Author: Alexandra Duncan
Category: Young Adult
Publisher: Greenwillow Books
Release Date: 4-1-14
Ava, a teenage girl living aboard the male-dominated deep space merchant ship Parastrata, faces betrayal, banishment, and death. Taking her fate into her own hands, she flees to the Gyre, a floating continent of garbage and scrap in the Pacific Ocean, in this thrilling, surprising, and thought-provoking debut novel that will appeal to fans of Across the Universe, by Beth Revis, and The Handmaid’s Tale, by Margaret Atwood. – Goodreads
Salvage was a story that traveled from an isolated spaceship above earth, to a garbage heap in the ocean, to a futuristic city full of great wealth and great poverty. Ava’s world is very small in the beginning and I found that the world building was strong in behavior, while not as strong in description. What I mean is that things like language were very well laid-out in this world. The people on board the ship had a certain way of speaking and verbal expressions that set them apart from people on earth. This allowed me to see in a very clear way how the people on board the ships were different from everyone else, although their differences ran much deeper than just language. I didn’t feel that the description of the ship and the physical life of the Parastrata was as strong. However, that being said, I did get a good sense of the societal structure that kept Ava largely uneducated and subservient. Women were there to cook, clean, and have children. Her talents with mechanics were viewed as odd and discouraged, for the most part, but as I reader I understood that there was a part of Ava that longed for more than the life that was planned for her. While this was sci-fi, there is something universally relatable to that feeling, which helped me feel attached top Ava as a character. When she must escape, her life changes dramatically, as you can imagine. The storytelling sagged a bit in the middle, with some major events feeling rushed, but it managed to right itself, as Ava finds herself stranded in a futuristic Mumbai.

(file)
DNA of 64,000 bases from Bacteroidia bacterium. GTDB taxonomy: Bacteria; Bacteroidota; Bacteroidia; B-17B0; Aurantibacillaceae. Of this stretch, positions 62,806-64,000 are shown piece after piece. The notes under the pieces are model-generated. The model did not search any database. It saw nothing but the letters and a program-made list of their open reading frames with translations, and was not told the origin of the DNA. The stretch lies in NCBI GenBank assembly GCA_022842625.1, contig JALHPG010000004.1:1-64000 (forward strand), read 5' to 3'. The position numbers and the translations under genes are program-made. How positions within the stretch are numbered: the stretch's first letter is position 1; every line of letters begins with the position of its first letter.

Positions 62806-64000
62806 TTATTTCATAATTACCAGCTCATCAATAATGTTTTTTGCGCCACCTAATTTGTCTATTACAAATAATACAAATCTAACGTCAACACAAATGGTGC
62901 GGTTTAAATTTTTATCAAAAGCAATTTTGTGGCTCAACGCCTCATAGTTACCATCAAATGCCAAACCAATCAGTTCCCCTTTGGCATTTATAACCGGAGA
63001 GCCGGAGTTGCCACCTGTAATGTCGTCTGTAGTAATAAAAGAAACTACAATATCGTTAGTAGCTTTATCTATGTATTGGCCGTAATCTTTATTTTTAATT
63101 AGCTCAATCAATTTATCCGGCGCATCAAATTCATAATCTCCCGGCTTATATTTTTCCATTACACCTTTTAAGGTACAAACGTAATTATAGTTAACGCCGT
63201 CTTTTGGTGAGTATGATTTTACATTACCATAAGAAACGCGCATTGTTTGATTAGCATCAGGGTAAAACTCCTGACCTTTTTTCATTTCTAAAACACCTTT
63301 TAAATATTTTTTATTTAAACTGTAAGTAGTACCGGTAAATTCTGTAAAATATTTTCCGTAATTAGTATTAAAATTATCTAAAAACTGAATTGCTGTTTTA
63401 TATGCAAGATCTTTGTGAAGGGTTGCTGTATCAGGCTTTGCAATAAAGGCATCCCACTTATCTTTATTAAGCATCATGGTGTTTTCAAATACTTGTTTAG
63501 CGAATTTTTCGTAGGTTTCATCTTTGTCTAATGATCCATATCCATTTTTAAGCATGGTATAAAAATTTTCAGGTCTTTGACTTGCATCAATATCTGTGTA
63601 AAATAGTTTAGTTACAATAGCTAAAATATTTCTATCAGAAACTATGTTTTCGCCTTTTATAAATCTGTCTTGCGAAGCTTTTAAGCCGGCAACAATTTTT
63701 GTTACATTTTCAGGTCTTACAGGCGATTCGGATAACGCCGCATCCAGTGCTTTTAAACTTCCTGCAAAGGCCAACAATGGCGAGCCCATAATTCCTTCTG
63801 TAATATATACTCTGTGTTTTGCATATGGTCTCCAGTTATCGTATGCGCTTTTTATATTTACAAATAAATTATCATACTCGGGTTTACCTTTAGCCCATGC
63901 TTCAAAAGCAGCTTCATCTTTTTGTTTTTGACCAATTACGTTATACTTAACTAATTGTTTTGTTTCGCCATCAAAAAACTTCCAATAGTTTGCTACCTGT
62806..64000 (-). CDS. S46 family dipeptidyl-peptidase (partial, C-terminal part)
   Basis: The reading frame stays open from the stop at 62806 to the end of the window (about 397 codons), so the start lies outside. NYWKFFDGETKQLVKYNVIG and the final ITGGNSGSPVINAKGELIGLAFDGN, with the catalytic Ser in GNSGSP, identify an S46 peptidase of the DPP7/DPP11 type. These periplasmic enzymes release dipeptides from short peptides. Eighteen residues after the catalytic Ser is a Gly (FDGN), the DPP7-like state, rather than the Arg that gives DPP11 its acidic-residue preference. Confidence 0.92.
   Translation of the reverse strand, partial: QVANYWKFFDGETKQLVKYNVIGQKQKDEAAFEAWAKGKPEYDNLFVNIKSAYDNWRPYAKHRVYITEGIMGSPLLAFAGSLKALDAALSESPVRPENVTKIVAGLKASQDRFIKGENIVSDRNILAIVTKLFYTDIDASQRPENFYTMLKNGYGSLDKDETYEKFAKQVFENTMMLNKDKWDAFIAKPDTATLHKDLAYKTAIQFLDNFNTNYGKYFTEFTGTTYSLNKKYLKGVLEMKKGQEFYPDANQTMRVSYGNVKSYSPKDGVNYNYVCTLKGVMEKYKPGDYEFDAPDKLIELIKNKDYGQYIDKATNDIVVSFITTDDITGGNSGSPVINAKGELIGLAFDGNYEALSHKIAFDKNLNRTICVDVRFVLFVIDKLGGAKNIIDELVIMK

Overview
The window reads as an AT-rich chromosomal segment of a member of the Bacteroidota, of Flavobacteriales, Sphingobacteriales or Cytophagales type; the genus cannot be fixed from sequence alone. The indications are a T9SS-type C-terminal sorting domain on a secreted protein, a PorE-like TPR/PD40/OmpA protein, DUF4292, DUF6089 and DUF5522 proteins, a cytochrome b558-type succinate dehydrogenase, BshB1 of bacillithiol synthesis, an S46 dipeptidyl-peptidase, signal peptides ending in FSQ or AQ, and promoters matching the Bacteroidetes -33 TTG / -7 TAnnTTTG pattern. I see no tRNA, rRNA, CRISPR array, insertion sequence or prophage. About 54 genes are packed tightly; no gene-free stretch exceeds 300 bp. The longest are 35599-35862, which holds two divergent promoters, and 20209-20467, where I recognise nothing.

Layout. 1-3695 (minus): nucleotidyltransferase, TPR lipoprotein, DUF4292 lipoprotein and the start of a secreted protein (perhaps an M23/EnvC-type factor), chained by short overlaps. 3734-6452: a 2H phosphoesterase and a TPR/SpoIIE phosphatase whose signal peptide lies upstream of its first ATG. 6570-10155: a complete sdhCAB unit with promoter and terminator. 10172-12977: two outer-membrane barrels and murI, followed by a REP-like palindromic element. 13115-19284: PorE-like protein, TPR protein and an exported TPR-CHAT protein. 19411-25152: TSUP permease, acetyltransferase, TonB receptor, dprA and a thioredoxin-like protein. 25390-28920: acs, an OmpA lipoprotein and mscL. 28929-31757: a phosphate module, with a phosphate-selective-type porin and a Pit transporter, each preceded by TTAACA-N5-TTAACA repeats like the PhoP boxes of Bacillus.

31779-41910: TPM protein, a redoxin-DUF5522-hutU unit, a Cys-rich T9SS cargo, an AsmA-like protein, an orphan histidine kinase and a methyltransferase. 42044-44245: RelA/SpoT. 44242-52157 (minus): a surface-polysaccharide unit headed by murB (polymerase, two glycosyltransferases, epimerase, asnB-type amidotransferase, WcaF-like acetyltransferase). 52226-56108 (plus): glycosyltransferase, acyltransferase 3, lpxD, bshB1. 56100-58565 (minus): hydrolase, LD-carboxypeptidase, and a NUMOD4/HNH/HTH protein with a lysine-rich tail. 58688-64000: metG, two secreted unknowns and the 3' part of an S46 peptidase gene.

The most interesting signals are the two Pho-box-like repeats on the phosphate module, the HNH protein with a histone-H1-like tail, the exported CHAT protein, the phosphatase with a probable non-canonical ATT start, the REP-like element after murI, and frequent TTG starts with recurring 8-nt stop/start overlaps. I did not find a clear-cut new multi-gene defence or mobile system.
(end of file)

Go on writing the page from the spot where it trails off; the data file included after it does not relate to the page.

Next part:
Ava does a fantastic job of fending for herself and those she loves, but I also thought it was interesting that she faces insecurities as the huge gaps in her basic education are exposed. She was ever taught to read or write, and while she is intelligent, her feelings about where she came from still weigh on her. I thought the contrast between those two facets of her, the intelligence and functional illiteracy, were very well written and in line with women and girls who are raised in oppressive cultures. Overall, I couldn’t help but like this story. There was an earnestness to Ava’s journey that gave it a Charles Dickens meets sci-fi kind of feel. There was a small hint of romance, but overall, this was Ava’s story. I saw someone on Goodreads call it “feminist sci-fi” and I think that’s a pretty accurate description. While it faltered a bit in places, I was drawn into its world and enjoyed it, overall.